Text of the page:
On October 10, 2019, we flew down to Bhutan from Singapore to trail blaze our way across mountain passes and jungles in the foothills of the Himalayan mountain ranges. Apparently only a handful of pilots have the skills to maneuver between the narrow peaks of the Greater Himalaya and land at Paro International airport. We landed on the 6,500ft long runway unscathed, the weather impeccable.
A couple of days before the flight, it hit me. I googled ‘most dangerous landings’. Paro made it to the top of the list. I practiced the art of calm and sent the article to the group I was traveling with.
Before you decide to cancel your yoga retreat in Bhutan, get your pranayama on because the landing was really smooth. We were so close to the mountain ranges that it was actually mind blowing, if anything, the journey started here on Druk Air. I was anxiously prepared for something like the Nepali Himalayan flight back in the day on a super light aircraft that trembled its way to the peak or the sudden descent at Nepal Airport. It was nothing like it.
As soon as we stepped out of the plane, a feeling of peace washed over me while gadgets of all sizes were up in the air. At 2,200m in altitude, the other passengers were all tourists setting out on the same journey, oftentimes bumping into one another at monasteries, buffet lines and/or hotels. The Bhutan Tourism Board limits the number of tourists it takes, we must register with a travel agency, pay a daily fee and comply with a pre-approved itinerary.
We met with our tour guide who welcomed us, ran through the meat and potatoes (pun intended), dos and don’t and then asked for a copy of our itinerary. My ears perked up Instantly! I asked why. He wanted to be certain the arrangements were in sync with his. Waaa? Okay, let’s do this.
We were headed to Thimpu to attend the last day of Thimpu Tshechu Festival and stay the night. We stopped at Tamchog Llakhang Monestary along the way. It sat across the Paro river dedicated to the Saint, the Great Bridge Builder, who built iron bridges across Bhutan and Tibet. In order to get there, we walked across said bridge and one of the few remaining bridges. It was adorned in colorful prayer flags blowing in the wind. Each color holds meaning and together symbolizes balance. The Llakhang was a beautiful structure with congruous and harmonious colors that reawakened my enthusiasm for Tibetan Buddhist architecture. The interior was filled with religious inscriptions on pillars and walls, cultural paintings, intricately designed wooden structures and my favorite – the wheel of life.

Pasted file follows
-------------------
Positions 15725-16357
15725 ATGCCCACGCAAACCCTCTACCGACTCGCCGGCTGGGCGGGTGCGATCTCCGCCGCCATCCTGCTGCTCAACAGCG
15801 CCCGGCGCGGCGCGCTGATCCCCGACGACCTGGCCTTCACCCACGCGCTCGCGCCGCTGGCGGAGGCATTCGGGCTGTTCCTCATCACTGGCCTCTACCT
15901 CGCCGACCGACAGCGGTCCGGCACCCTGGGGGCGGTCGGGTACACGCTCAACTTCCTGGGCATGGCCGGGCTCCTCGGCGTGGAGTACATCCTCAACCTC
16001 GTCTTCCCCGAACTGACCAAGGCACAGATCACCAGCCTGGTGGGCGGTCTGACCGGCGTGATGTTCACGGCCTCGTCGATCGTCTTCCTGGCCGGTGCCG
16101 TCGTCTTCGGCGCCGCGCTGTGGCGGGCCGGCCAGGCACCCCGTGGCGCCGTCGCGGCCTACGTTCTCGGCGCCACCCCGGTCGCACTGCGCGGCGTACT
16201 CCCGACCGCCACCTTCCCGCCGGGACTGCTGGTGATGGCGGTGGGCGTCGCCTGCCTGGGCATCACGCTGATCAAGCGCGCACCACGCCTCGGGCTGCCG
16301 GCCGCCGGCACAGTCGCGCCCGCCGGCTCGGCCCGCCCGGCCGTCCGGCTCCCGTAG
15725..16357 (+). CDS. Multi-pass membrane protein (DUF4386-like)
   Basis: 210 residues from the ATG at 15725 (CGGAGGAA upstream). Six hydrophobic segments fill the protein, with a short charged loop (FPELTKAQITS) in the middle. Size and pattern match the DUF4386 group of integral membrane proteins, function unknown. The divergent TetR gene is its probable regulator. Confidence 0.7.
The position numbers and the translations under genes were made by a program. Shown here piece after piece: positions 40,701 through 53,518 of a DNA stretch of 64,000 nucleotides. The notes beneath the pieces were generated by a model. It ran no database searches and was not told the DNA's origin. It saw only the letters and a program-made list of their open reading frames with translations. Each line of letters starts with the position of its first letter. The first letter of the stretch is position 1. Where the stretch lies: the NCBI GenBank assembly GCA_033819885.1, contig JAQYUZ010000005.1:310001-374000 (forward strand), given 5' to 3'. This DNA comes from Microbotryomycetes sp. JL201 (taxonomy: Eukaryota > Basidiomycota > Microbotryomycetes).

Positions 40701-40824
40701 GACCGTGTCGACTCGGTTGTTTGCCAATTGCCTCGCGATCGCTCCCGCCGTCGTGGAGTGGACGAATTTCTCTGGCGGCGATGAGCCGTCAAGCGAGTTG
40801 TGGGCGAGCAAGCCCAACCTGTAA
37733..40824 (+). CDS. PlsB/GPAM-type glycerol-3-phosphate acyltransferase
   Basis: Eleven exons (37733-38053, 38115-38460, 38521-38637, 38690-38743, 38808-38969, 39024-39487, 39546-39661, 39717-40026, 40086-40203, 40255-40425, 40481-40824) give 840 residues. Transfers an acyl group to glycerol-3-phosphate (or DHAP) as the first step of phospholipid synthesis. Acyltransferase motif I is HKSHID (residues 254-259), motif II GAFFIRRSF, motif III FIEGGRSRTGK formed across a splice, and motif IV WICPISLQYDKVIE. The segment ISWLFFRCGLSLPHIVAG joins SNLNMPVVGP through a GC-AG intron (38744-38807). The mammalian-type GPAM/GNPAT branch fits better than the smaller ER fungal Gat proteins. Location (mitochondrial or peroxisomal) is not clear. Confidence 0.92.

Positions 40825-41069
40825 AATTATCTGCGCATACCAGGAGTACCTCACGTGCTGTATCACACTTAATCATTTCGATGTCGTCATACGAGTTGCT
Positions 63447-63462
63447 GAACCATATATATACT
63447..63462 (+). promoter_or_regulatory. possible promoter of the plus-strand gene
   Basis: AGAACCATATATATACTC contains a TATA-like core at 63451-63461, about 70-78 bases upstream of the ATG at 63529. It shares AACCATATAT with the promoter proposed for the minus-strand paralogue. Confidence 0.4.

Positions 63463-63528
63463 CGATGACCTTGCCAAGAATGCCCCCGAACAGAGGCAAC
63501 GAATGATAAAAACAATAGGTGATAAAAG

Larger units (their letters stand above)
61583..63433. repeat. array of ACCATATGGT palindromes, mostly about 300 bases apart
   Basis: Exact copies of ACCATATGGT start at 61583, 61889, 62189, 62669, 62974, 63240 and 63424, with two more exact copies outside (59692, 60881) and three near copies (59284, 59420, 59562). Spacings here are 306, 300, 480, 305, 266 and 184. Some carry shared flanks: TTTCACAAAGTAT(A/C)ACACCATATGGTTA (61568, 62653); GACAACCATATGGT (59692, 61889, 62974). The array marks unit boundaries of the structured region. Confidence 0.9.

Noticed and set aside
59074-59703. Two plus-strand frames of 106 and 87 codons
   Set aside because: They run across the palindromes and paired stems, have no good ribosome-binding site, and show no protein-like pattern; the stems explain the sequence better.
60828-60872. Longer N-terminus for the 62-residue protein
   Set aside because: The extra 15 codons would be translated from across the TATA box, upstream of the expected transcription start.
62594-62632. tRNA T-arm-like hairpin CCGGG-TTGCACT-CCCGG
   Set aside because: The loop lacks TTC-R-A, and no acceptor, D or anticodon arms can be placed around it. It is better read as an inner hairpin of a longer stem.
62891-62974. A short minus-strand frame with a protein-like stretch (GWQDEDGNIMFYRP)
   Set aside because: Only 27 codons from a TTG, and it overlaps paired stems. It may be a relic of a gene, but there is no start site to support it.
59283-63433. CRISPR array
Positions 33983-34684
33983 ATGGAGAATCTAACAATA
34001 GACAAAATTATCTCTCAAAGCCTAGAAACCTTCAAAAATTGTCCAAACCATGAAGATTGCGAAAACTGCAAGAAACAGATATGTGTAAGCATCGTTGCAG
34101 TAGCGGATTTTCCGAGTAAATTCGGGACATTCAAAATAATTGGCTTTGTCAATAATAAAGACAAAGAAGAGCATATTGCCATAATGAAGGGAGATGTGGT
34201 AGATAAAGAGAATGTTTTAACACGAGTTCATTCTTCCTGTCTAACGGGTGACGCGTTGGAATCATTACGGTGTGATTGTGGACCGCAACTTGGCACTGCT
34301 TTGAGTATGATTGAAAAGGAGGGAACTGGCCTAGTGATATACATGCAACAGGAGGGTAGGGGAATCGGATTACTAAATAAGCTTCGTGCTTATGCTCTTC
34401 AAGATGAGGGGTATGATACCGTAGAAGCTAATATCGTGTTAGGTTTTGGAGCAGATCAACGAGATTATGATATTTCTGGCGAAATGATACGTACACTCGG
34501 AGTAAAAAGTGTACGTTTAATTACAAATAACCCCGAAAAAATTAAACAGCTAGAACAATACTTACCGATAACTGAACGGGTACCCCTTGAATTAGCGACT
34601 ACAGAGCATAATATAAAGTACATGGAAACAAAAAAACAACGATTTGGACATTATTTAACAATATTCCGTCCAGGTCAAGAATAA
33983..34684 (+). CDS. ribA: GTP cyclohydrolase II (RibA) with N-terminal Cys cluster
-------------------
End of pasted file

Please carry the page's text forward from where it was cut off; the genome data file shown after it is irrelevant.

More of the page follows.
We arrived at Thimpu’s city center to have lunch and collect our ‘traditional’ dress to blend in with the locals. Gho for men, Kera for women. We wrapped ourselves up and headed to the courtyard of Tashichho Dzong, the seat of Bhutan Government, with thousands of locals who had come from neighboring districts to join in the celebration and prayers. We watched a couple of mask dances and short skits that displayed religious beliefs. After a while, my attention span dwindled as the audience grew larger and larger. I felt trapped and wanted to leave ( mild ‘agarophobia). The pigeons flying closely agitated me (fear of pigeons) so double whammy phobia. On our way out, we nipped into the Tashichhodzong courtyard behind the main festival arena and visited the temple that sat above the courtyard. It was definitely more tranquil, although I was on full on alert over a flock of pigeons flying around.
We called it a day and checked in the hotel that stood right across the National Memorial Cchorten. The golden spire shimmered as the sun set. The eyes of the Buddha were omnipresent. People were circling around, turning the prayer wheels and chanting their prayers.
Our evening meal resembled lunch. Meals were typically either chicken or fish (imported from India/Thailand) and locally grown veg and red rice. I stuck to the carbs and got a kick out of the chillies.